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August 21, 2015

Lying On Your Resume or at an Interview – What Could Go Wrong?

liarSometimes, it's natural to want to stretch or conceal the truth a bit on a job application or a resume. But should you?

For instance, you may see a question that asks, "Have you ever been convicted of a crime?" and worry that honestly revealing your criminal past might destroy your employment chances before a hiring manager even looks at your resume. Or perhaps you've been unsuccessfully looking for a job for months, and fear that the reason for your trouble could be a resume that just isn't quite as impressive with all of the people whom you are competing against for jobs.

In either of these cases, though—or in any number of similar scenarios—it's important to always tell the truth on your application materials or in your job interview. Why? First, because most employers aren't just going to take your word at face value, and second, because dishonesty will hurt your chances at landing a job more than truthful comments about criminal history or imperfect resumes ever will.

If you are considering a small fib or two on your next resume or job application, keep the following rules in mind to keep yourself straight.

  1. Employers Run Background Checks

This rule is probably the most important to remember when it comes to honesty on application materials or in interviews. Virtually all employers these days—from start-ups to small businesses, all the way to huge corporations—require their applicants and employees to complete background checks. In many cases, these screenings aren't just criminal history checks, though those are certainly a part of the process.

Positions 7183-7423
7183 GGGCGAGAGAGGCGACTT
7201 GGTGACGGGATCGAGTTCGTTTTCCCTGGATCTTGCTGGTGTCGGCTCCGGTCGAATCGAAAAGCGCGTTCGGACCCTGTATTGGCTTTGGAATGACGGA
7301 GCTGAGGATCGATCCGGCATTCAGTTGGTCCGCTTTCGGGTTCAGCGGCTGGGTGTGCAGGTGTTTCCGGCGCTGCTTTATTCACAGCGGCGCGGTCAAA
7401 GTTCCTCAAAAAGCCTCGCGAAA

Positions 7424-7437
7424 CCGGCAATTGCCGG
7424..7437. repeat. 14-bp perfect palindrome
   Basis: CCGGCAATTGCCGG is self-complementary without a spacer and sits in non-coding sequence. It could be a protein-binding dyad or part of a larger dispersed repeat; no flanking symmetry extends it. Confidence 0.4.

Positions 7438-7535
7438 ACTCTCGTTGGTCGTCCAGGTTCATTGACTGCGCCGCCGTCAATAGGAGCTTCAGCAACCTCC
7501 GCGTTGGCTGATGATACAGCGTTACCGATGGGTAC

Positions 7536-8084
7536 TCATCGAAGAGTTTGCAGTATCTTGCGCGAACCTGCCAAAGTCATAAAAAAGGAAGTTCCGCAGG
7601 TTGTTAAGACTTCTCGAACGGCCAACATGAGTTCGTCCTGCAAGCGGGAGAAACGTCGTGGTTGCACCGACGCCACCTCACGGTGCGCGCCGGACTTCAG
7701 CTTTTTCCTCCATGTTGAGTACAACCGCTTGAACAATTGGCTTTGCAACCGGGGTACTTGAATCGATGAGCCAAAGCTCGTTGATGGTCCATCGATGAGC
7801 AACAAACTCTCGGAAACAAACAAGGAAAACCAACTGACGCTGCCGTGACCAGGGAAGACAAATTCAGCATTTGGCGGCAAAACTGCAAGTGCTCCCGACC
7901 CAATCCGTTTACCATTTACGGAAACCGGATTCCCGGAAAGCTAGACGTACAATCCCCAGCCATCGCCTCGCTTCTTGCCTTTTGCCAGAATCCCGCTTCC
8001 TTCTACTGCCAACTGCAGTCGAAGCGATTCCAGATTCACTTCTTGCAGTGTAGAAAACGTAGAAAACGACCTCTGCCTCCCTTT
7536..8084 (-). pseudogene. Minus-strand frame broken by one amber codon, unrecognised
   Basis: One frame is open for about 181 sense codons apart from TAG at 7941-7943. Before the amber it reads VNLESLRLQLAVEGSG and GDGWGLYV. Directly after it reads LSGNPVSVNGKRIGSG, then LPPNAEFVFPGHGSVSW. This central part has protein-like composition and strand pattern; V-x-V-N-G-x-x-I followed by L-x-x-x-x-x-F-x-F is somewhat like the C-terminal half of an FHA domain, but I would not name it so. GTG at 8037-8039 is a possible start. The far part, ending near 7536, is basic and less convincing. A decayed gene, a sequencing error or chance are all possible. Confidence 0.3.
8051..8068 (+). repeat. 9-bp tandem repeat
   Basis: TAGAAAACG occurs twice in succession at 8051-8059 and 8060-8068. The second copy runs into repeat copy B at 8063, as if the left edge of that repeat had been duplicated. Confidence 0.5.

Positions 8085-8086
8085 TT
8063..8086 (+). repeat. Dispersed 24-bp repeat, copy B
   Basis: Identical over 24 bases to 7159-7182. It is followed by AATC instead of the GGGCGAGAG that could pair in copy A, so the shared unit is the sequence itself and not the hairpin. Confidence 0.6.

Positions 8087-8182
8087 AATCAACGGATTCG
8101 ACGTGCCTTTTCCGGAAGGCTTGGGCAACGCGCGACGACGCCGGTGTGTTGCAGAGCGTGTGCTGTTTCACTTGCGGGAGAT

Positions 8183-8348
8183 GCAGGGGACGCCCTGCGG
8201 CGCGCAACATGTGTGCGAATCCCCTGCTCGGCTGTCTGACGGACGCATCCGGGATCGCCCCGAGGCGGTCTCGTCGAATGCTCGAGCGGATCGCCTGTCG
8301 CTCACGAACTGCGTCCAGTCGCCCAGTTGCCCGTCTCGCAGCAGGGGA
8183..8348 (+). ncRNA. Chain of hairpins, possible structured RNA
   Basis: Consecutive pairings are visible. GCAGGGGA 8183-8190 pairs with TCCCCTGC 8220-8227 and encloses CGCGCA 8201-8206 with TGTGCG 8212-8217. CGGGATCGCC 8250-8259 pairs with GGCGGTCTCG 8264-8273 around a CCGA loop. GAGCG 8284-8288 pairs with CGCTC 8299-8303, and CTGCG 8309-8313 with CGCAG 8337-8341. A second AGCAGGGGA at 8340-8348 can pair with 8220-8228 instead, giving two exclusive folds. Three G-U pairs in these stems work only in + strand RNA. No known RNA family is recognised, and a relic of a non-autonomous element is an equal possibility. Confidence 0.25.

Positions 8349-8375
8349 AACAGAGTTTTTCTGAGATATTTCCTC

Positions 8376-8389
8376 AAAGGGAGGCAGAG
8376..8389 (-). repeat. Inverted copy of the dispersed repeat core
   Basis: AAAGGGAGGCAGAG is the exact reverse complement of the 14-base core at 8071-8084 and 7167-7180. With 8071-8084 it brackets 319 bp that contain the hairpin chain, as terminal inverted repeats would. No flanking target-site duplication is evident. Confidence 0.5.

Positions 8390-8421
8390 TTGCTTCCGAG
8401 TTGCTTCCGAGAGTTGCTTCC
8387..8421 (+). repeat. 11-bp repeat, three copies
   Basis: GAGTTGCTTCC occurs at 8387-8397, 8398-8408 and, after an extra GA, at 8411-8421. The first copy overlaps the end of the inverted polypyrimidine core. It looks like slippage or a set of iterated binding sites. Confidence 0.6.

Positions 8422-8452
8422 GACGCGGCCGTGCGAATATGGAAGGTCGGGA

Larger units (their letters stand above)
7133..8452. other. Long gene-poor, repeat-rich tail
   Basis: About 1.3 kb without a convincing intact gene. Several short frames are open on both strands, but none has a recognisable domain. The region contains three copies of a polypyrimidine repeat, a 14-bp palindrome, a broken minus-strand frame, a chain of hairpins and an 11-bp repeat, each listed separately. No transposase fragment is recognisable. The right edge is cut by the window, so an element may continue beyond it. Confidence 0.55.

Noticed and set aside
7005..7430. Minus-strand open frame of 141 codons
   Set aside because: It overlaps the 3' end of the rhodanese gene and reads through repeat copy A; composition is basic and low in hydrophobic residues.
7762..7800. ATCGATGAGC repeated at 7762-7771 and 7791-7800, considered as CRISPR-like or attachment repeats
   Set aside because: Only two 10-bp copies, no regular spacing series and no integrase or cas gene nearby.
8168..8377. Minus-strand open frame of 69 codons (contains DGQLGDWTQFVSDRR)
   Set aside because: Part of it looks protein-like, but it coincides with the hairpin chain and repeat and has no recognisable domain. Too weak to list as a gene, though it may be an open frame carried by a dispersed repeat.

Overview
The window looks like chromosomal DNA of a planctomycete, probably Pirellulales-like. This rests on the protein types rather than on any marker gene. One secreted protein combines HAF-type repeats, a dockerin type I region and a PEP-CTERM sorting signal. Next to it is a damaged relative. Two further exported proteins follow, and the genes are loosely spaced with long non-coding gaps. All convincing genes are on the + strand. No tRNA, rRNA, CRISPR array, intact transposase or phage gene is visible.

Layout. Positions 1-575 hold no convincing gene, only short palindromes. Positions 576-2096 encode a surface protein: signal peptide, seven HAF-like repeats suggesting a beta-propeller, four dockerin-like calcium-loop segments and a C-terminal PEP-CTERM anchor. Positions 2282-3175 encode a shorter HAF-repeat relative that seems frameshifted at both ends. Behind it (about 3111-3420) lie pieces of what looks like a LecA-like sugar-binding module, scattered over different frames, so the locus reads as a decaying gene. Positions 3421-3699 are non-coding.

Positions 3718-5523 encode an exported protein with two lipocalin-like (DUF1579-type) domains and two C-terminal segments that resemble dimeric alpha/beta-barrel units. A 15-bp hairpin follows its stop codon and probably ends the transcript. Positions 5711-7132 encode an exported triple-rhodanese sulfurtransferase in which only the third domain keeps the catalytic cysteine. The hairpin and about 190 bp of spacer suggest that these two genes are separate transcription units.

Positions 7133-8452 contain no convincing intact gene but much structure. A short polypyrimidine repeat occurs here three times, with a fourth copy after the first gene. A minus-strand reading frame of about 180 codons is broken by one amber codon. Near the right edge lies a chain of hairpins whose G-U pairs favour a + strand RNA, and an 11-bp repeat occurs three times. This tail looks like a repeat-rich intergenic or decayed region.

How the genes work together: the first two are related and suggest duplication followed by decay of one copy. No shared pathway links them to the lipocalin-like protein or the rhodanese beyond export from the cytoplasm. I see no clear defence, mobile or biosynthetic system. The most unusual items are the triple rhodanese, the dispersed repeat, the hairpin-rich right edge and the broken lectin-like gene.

On the contrary, pre-employment screenings can also include credit history checks, driving record checks, reference checks with previous employers, verification checks for any educational credentials or professional licenses you may hold, civil history checks, and more. Between these different types of screenings, an employer can check the validity of virtually every part of your resume or application—from whether or not you answered the criminal history question honestly, to whether or not the employment dates you wrote down for your last job were accurate.

Of course, not every employer does background checks in the same way, and not all hiring managers will look to verify every single piece of information you provided on your resume or application. Still, you never know exactly how pre-employment screenings can vary from one business to the next, and it's never worth risking your dream job by trying to sneak a lie or two past your prospective employer.

  1. Nobody's Resume is Perfect

This point is something else that job searchers often forget. In today's competitive job market, a lot of emphasis is placed on crafting "the perfect resume." Courses are taught on how to build a resume that will land you a job, and many college writing classes even spend part of the semester focusing on resume writing.